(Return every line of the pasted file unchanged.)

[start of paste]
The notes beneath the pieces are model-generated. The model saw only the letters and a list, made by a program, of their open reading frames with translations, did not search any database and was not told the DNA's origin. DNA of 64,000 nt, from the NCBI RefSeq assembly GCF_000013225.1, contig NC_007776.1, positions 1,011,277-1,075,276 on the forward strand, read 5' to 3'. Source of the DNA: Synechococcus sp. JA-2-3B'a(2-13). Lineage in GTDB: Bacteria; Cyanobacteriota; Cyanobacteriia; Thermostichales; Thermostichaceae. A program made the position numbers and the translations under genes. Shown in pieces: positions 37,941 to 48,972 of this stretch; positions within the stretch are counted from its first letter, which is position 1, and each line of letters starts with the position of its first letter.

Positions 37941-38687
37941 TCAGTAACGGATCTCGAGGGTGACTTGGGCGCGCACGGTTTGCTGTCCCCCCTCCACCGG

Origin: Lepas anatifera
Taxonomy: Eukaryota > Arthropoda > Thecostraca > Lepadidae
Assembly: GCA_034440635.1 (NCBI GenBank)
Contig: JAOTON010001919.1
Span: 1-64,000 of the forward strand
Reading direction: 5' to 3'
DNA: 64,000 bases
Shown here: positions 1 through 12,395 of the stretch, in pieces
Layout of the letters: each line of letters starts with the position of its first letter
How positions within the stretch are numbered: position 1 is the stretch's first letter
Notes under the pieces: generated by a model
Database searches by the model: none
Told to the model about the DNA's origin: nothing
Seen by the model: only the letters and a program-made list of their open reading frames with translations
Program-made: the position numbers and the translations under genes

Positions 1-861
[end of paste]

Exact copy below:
The notes beneath the pieces are model-generated. The model saw only the letters and a list, made by a program, of their open reading frames with translations, did not search any database and was not told the DNA's origin. DNA of 64,000 nt, from the NCBI RefSeq assembly GCF_000013225.1, contig NC_007776.1, positions 1,011,277-1,075,276 on the forward strand, read 5' to 3'. Source of the DNA: Synechococcus sp. JA-2-3B'a(2-13). Lineage in GTDB: Bacteria; Cyanobacteriota; Cyanobacteriia; Thermostichales; Thermostichaceae. A program made the position numbers and the translations under genes. Shown in pieces: positions 37,941 to 48,972 of this stretch; positions within the stretch are counted from its first letter, which is position 1, and each line of letters starts with the position of its first letter.

Positions 37941-38687
37941 TCAGTAACGGATCTCGAGGGTGACTTGGGCGCGCACGGTTTGCTGTCCCCCCTCCACCGG

Origin: Lepas anatifera
Taxonomy: Eukaryota > Arthropoda > Thecostraca > Lepadidae
Assembly: GCA_034440635.1 (NCBI GenBank)
Contig: JAOTON010001919.1
Span: 1-64,000 of the forward strand
Reading direction: 5' to 3'
DNA: 64,000 bases
Shown here: positions 1 through 12,395 of the stretch, in pieces
Layout of the letters: each line of letters starts with the position of its first letter
How positions within the stretch are numbered: position 1 is the stretch's first letter
Notes under the pieces: generated by a model
Database searches by the model: none
Told to the model about the DNA's origin: nothing
Seen by the model: only the letters and a program-made list of their open reading frames with translations
Program-made: the position numbers and the translations under genes

Positions 1-861